Why climate fiction matters

The idea of thrutopia holds space for both fear and hope at the same time, grounding both in lived experience.
A banner created by students that features the two paths: climate justice and climate chaos.
350 New Hampshire’s “two climate futures” protest banner is seen in 2019 in Bow, New Hampshire. (Granite Bridge was a local gas pipeline project proposed at the time that was later scrapped.) Photo by Annie Ropeik for New Hampshire Public Radio.
Editor’s Note: The following story first appeared in The Maine Monitor’s free environmental newsletter, Climate Monitor, that is delivered to inboxes every Friday morning. Sign up for the free newsletter to stay informed of Maine environmental news.

A tenth grader rolls her eyes at Thornton Wilder’s Our Town in an English class on the eve of the end of the world. A hunting party of teenagers braves the perilous Canadian desert in search of food. A robotic entity surfaces longingly from degraded ocean waters it was created to clean up. A girl whose family was displaced to Ohio by a hurricane returns to an all but deserted Casco Bay.

These and other stories were written by students ages 14 to 25 at climate fiction workshop put on this fall by The Telling Room, a youth creating writing center in Portland, and Maine Climate Action Now. It showcases “cli-fi” as a multi-faceted way of reckoning with a crisis that this young generation will inherit.

“There is, I think, a perception that climate fiction means ‘dystopian’ — that it’s super sci-fi, futuristic, speculative fiction that is predictably dystopian,” said Telling Room teaching artist and workshop facilitator Meghan Vigeant. “And that is actually not the case,” she said — at least not exclusively.

The barrier, like many other useless strategies, was obsolete now that the creatures that lived in these cities were gone, stolen by the sea… Micah peered into the cracked windows lining the streets, searching desperately for something new, something extraordinary. Just as always, the only life up here was him.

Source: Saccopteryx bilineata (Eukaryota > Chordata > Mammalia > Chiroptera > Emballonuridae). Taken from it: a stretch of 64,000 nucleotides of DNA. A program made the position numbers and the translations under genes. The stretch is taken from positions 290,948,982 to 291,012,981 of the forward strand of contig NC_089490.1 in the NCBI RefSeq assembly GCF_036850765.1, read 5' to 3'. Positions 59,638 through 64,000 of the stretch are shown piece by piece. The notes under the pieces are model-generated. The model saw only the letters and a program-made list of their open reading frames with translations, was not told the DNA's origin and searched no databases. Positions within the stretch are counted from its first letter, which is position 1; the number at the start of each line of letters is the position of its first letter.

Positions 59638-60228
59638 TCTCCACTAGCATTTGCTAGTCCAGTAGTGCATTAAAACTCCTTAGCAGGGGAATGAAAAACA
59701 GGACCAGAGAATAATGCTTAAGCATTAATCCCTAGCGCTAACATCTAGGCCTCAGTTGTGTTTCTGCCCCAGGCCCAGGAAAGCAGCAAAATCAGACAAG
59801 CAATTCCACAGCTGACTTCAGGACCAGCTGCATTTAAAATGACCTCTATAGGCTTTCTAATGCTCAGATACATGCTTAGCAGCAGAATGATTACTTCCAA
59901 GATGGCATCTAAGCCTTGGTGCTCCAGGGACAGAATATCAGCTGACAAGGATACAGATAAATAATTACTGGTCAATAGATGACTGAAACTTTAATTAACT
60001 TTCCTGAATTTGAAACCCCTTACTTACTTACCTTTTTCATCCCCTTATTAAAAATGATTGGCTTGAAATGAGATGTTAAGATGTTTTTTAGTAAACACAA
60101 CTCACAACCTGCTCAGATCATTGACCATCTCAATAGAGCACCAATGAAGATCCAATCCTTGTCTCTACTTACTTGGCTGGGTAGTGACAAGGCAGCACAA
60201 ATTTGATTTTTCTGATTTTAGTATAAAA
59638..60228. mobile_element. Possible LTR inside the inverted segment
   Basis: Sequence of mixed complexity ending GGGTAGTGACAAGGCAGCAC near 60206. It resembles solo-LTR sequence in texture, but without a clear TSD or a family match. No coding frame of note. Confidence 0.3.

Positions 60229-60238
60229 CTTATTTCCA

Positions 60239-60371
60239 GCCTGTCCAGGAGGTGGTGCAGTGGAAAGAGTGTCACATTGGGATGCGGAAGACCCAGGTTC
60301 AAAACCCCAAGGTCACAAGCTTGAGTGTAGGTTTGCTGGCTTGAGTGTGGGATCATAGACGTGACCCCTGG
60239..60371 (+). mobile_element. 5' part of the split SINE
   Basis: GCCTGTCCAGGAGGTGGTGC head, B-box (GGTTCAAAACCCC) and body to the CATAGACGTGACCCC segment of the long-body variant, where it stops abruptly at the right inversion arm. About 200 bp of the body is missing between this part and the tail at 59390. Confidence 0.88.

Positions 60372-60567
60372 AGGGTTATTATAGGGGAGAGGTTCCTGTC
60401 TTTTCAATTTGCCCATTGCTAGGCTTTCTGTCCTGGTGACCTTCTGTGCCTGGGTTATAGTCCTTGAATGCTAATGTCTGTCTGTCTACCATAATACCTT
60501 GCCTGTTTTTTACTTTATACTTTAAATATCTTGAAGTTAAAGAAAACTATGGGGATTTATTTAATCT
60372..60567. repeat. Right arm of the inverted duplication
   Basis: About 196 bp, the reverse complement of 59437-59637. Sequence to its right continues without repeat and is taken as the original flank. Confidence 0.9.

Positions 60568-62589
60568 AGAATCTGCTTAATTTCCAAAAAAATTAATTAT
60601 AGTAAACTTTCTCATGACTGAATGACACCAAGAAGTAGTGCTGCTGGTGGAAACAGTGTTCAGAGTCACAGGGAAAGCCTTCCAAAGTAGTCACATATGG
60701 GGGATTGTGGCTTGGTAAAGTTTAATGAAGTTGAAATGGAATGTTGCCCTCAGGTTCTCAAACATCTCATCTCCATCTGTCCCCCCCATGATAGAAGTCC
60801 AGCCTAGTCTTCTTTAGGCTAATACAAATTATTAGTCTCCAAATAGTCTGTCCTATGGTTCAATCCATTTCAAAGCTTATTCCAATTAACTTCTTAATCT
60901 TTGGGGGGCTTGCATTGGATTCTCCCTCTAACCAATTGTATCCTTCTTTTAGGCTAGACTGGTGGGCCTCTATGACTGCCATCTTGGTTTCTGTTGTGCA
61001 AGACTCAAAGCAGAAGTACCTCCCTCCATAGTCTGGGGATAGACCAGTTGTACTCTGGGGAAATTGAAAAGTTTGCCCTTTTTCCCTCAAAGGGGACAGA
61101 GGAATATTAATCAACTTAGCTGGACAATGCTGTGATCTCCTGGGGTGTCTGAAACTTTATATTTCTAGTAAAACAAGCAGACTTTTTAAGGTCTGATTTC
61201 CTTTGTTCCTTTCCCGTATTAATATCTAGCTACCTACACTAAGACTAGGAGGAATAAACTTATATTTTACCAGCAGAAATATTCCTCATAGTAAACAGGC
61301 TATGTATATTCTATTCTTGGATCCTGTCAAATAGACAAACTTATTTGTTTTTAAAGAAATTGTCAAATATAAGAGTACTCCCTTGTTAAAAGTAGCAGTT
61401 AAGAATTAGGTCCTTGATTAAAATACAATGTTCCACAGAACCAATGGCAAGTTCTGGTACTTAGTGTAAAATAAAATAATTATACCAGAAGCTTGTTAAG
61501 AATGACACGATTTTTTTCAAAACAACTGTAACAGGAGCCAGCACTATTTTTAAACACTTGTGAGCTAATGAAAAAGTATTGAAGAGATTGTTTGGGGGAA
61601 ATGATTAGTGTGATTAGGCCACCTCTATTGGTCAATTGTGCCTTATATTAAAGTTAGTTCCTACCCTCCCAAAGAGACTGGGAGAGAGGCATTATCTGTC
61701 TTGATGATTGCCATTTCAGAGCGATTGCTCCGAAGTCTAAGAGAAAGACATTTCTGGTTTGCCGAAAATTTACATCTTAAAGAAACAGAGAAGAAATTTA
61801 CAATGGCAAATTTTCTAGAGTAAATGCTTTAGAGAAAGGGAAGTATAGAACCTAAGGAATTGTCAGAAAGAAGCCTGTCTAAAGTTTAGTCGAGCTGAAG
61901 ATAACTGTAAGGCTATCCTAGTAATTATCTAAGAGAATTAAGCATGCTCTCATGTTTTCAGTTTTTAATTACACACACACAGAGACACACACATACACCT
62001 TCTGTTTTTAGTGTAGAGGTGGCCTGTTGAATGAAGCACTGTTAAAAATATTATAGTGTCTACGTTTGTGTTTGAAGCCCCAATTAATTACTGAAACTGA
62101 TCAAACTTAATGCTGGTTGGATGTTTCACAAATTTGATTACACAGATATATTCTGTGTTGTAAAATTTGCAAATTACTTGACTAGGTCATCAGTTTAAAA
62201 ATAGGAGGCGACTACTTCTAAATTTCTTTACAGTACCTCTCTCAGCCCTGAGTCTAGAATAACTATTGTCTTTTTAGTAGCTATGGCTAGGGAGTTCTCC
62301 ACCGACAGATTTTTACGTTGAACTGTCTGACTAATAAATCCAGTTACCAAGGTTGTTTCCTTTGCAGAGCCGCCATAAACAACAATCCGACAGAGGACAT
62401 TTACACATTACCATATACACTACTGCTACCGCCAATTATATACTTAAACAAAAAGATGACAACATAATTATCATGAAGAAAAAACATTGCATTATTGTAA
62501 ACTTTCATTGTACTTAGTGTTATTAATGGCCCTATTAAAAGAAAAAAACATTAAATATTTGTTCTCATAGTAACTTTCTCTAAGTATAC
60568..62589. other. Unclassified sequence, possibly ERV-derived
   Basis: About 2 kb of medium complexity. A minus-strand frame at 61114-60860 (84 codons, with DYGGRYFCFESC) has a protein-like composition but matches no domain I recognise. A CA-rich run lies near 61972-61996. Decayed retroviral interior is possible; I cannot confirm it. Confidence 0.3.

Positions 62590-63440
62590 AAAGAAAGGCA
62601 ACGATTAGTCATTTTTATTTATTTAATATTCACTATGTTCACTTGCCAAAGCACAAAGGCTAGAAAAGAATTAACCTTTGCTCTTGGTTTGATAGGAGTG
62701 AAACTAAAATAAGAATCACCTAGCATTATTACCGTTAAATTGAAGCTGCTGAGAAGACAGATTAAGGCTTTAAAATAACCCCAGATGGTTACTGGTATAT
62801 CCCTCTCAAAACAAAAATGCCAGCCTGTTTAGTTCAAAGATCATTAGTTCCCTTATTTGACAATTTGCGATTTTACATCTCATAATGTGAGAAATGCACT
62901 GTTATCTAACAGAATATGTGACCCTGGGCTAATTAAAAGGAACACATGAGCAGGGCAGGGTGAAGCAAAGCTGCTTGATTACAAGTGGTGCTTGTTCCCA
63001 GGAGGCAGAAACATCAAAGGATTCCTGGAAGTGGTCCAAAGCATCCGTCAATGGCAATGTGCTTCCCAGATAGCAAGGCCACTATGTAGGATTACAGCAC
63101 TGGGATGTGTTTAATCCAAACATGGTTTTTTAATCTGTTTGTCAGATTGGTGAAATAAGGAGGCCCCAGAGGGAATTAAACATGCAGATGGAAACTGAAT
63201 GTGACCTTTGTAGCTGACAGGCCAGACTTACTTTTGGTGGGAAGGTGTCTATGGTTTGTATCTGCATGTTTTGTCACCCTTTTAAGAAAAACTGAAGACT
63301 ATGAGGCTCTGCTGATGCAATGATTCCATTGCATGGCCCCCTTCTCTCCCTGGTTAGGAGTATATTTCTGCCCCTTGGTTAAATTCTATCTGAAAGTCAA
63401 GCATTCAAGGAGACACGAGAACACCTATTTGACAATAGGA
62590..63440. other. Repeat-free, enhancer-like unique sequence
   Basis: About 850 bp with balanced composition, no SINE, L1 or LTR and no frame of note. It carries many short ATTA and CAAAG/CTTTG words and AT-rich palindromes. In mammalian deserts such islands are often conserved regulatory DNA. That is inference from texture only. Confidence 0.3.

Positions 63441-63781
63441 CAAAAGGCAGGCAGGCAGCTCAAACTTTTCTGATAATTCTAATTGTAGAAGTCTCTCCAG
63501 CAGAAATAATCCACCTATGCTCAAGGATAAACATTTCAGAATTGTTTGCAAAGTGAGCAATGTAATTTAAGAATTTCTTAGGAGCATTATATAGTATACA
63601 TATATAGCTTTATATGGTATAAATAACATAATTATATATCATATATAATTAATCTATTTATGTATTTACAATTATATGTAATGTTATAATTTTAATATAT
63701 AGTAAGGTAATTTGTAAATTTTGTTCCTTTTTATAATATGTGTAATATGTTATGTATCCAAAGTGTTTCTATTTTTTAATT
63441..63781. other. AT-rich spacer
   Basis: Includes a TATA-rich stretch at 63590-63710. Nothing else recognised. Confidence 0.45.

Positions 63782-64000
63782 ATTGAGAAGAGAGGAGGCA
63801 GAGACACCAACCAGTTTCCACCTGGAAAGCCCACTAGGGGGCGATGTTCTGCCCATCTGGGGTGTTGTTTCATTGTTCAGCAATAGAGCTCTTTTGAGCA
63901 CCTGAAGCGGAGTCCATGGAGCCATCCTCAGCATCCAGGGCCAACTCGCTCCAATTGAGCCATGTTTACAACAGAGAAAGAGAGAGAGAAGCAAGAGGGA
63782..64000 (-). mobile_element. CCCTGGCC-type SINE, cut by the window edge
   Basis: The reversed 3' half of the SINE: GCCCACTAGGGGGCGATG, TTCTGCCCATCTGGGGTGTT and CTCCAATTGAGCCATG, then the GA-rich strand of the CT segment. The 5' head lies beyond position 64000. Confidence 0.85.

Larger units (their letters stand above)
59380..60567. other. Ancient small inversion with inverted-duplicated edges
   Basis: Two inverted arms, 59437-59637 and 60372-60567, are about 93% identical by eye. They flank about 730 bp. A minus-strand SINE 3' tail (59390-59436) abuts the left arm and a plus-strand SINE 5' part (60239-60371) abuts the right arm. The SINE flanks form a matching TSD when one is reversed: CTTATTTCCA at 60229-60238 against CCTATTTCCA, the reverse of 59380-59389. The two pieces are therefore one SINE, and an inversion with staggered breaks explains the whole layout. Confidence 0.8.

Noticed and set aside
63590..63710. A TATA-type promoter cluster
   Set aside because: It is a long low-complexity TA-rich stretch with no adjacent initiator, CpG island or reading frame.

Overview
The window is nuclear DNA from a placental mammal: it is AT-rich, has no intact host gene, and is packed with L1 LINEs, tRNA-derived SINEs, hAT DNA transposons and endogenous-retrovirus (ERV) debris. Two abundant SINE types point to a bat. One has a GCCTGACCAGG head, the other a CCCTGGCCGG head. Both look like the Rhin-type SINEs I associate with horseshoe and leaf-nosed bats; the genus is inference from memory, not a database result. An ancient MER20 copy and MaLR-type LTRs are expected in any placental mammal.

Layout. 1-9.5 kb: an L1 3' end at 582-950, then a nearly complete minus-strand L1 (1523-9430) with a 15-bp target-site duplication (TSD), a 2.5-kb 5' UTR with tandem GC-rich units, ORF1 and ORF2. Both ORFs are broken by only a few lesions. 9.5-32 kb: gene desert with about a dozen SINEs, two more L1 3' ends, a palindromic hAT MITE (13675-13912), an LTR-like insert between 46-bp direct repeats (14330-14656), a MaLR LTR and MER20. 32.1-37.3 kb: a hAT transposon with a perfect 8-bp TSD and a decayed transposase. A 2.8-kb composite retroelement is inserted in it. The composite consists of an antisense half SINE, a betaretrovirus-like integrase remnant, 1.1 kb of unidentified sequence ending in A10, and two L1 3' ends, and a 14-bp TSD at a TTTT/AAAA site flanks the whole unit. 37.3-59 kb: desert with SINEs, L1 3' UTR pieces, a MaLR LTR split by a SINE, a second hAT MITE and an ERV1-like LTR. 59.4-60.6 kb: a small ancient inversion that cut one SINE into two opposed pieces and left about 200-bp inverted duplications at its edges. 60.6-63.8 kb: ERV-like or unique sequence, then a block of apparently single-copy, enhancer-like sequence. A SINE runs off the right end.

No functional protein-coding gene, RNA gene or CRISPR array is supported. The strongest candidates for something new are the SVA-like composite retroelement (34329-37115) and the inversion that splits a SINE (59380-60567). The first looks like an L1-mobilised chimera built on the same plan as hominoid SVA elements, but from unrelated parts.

“Another Creature of Flesh and Flood” by Andrea Lancia, 17, Portland High School

Dystopian cli-fi can be cathartic or cautionary, showing “what could go wrong” or the terrifying results of “business as usual.” Writer Paolo Bacigalupi’s work, featured this fall on the Climate One podcast, is an example, Vigeant said.

But too much “doom and gloom” can also backfire, she said, making people check out or panic. On the flipside, utopian stories — “where everything is perfect and we’ve achieved this magical world of equality and there are solar panels on every roof and we source all the materials from some asteroid and … climate disaster was averted” — might create false hope or complacency.

This dichotomy recalls a protest banner used back in 2019 or so by the activist group 350 New Hampshire — first at a street theater event in Portsmouth, where performers read aloud letters penned by “time-travelers” from two very different climate futures, and later at a major protest at Merrimack Station, where nearly 70 activists were arrested at what’s now the region’s last coal plant.

Vigeant stressed that there’s no wrong way to write climate fiction, whether it’s hopeful or frightening, hyper-realistic or fantastical. You can see that range in this 2017 New York Times piece about the scientific likelihood of various cli-fi works — including by the great Kim Stanley Robinson, who is always first on my mind when I think about this genre. (His epic Mars Trilogy is one of my husband’s favorites and a perpetual aspirational vacation read for me.)